June 29, 2007 § Leave a Comment
If I’m honest my tagging habits could best be described as haphazard, on Flickr I sometimes tag my pics if I have the time and the head space, but sometimes it doesn’t even occur to me to do so. Social bookmarking sites are brilliant but so far I haven’t really become usefully dedicated to any – more often than not I lazily use my browser to bookmark, not really in the community spirit of things but it’s force of habit I guess. I do however use social bookmarking sites for research purposes, taking advantage of the resources created by those who are putting in the time to build and maintain great lists. For this blog my original choice of wording for tags was more for personal organisation of information than anything else. Almost a year on things have evolved, more posts have been added and I’d like to search my content using wider criteria, also it’s clear that others are occassionally reading ‘making conversation’ and I feel obliged to provide a clearer map of what’s within the blog.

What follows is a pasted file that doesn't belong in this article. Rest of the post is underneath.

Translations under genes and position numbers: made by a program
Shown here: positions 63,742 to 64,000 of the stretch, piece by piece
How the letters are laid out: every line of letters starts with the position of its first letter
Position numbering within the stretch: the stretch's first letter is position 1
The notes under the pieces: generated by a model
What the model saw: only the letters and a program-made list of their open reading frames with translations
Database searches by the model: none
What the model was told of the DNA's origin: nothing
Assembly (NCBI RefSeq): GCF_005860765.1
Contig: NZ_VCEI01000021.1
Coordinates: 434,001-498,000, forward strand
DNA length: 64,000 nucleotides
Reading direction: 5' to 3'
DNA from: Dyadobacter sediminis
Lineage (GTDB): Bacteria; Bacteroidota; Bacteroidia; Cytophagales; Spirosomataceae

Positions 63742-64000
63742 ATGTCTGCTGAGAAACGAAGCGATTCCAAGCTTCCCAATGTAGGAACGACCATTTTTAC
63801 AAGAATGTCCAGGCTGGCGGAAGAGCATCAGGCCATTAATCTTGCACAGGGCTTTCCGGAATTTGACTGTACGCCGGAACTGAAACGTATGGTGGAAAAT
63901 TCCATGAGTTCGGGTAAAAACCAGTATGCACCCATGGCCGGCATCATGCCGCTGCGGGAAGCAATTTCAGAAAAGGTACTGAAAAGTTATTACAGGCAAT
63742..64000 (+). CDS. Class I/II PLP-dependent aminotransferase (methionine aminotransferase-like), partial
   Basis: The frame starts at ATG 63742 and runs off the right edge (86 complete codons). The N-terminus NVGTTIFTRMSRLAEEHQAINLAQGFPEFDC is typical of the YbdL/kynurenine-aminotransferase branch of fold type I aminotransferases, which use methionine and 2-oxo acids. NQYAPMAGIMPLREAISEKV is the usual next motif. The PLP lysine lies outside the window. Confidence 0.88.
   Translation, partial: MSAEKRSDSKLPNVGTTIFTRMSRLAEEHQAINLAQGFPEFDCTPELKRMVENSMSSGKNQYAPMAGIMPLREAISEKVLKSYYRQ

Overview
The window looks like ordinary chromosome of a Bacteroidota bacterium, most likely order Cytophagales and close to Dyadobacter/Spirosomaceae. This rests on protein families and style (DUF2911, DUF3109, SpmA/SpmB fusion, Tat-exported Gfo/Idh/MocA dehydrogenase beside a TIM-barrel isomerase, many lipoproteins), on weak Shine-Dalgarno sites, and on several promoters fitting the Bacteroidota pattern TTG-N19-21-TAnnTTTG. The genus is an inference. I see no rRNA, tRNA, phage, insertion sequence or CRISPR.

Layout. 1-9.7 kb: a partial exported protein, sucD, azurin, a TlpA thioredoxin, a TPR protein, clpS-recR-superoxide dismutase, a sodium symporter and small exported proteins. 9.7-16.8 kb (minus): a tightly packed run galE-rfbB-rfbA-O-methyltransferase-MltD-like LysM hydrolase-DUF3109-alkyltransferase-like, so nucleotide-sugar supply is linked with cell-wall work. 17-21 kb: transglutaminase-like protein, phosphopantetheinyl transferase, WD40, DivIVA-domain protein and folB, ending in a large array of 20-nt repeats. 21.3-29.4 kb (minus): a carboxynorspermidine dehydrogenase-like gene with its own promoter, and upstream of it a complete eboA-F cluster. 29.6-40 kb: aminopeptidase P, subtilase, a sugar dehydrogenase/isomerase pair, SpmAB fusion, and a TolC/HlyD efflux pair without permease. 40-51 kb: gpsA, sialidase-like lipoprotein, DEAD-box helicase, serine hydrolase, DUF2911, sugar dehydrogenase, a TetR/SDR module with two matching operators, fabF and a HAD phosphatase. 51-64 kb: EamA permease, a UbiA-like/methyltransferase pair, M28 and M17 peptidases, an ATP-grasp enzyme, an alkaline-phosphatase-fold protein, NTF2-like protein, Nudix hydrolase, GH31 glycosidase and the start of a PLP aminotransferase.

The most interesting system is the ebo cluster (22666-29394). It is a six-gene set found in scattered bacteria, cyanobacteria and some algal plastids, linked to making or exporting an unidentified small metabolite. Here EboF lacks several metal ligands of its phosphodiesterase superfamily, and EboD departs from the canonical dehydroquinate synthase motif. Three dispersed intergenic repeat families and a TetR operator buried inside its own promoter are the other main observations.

I see how incredibly useful tagging is, especially folksonomic tagging in revealing objects that may have previously been hidden to visitors by more formal curatorial language. However the more I learn about how we tag the more I realise how many objects are hidden all over again by what might be called poor tagging practice. Words being misspelt, strangly grouped, split by plural or singular usage, synonyms, the list goes on. The wonderful payoff of not controlling how objects are tagged by individuals is the serendipitous element of each search, you can land in places you never knew existed and be inspired to find out more about stuff you didn’t even know interested you. Also, if you find another who tags like you then chances are you’ve made a valuable connection to that may broaden your horizons even further. As much as I would like folksonomies to be more reliable it’s obvious that if we try to control the way we tag then some of the magic may disappear and we’ll head right back into the more authoritarian classification methods that negate the creative opportunities free tagging has given us.